US Government debt is purely a gift to the rich and bankers; it will soon be on the way out as more people discover this.

          Better buy them Treasuries while you can.

          Oh btw, no less a libertarian than Murray N. Rothbard advocated that the US National Debt be repudiated so maybe you shouldn’t.

          1. MyLessThanPrimeBeef

            You need a strong military with a love for violence to pull that off.

            I don’t imagine little Caymen Islands can do that.

          2. F. Beard

            You need a strong military with a love for violence to pull that off.

            Check. However, I think the US National Debt should be paid off as it comes due (or faster) with new money. After all, new money was used to buy that debt. Turn about is fair play, isn’t it?

        2. F. Beard

          Or spend your ticket into existence. Jim Haygood

          “In MMT, money enters circulation through government spending; Taxation is employed to establish the fiat money as currency, giving it value by creating demand for it in the form of a private tax obligation that can only be met using the government’s currency.” from http://en.wikipedia.org/wiki/Chartalism

          1. MyLessThanPrimeBeef

            Which is better for money to enter circulation through gov’t spending –

            1> the government gives $1 billion to Halliburton to hack North Korean computer systems.

            2> the government gives each American citizen $10,000 free. Some creative souls, having nothing to do, will hack North Korean computers.

          2. MyLessThanPrimeBeef

            I imagine some MMT boys and MMT girls would like it to be $5 trillion…perhaps $10 trillion the way we are going.

          3. MyLessThanPrimeBeef

            You’re right…$100 trillion then.

            Most MMT boys believe money enters circulation through gov’t projects like Tennessee Valley Authority.

            That’s what the cement lobby wants you to believe.

            The government can have a large deficit while keeping spending at 1925 level, for example, by giving out $50K per American person per month.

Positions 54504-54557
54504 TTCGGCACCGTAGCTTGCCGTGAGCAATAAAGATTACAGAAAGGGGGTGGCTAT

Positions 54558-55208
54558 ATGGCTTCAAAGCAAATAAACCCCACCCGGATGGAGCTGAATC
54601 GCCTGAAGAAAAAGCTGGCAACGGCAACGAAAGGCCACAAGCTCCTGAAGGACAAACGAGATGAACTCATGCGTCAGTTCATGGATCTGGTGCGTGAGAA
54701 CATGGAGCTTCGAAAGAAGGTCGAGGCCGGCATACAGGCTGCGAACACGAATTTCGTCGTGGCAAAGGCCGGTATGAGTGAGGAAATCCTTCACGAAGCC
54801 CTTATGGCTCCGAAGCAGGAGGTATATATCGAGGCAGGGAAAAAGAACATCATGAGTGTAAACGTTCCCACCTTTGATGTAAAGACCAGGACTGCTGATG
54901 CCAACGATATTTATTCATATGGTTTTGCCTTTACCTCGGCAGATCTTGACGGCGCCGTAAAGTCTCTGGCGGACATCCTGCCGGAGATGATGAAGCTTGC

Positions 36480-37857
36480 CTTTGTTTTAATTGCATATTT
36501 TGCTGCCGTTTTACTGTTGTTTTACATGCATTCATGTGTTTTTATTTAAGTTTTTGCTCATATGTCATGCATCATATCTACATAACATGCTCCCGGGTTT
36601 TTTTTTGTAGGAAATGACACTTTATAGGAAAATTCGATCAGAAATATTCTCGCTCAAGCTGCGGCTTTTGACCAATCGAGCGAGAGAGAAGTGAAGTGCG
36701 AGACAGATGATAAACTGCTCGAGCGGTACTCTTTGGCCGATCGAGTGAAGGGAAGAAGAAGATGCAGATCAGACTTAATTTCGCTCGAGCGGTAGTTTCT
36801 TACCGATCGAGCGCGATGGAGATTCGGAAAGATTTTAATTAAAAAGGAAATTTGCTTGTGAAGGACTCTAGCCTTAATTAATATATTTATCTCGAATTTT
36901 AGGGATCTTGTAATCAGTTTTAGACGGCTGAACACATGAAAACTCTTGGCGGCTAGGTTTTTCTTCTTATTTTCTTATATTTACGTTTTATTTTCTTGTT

Sometimes you think it’s great to have atomic bombs. Then you find out your enemy also have them.

            I can’t wait for the small government crowd to start adopting MMT by gutting all public programs to create deficits by, first, cutting taxes and, then, giving away free money to everyone out right.

          4. F. Beard

            The government can have a large deficit while keeping spending at 1925 level, for example, by giving out $50K per American person per month. LessThanPrime

            The average monthly mortgage payment in the US is about $1,400/mo so $50,000/mo is way too high. Remember, we don’t want the total money supply (base money + credit) to change. Perhaps, including credit card debt, $1000/mo would be the max without increasing the money supply.

          5. MyLessThanPrimeBeef

            The question is probably better directed at those who claim deficits and debts are only politically constrained. Without the constraint, the government are free to give each person $1 million or $1 trillion a month.

            Luckily, for us, with respect to political constraint, voters will likely vote for $100 trillion per person per month.

            Remember, Deficit = Expense – Revenue

            and Surplus = Revenue – Expense.

            While one camp might see it as a free ticket to unlimited Expense (not including the free monthly paymnet), the other camp see it as a way to cut Revenue, to reduce taxes (initially. Ultimately, after cutting taxes to zero, they will start to think about giving free money away).

      2. Huh?

        The real economy is toast. Demand isn’t there, less demand is coming and there is no reason why (in these conditions) a company would invest to increase production. Who the hell is going to buy what is produced? Household debt, according to the Fed, doubled between 1975 and 2005. Another report I read recently said that household debt doubled between 2001 and 2007. It’s gone up tons in recent decades.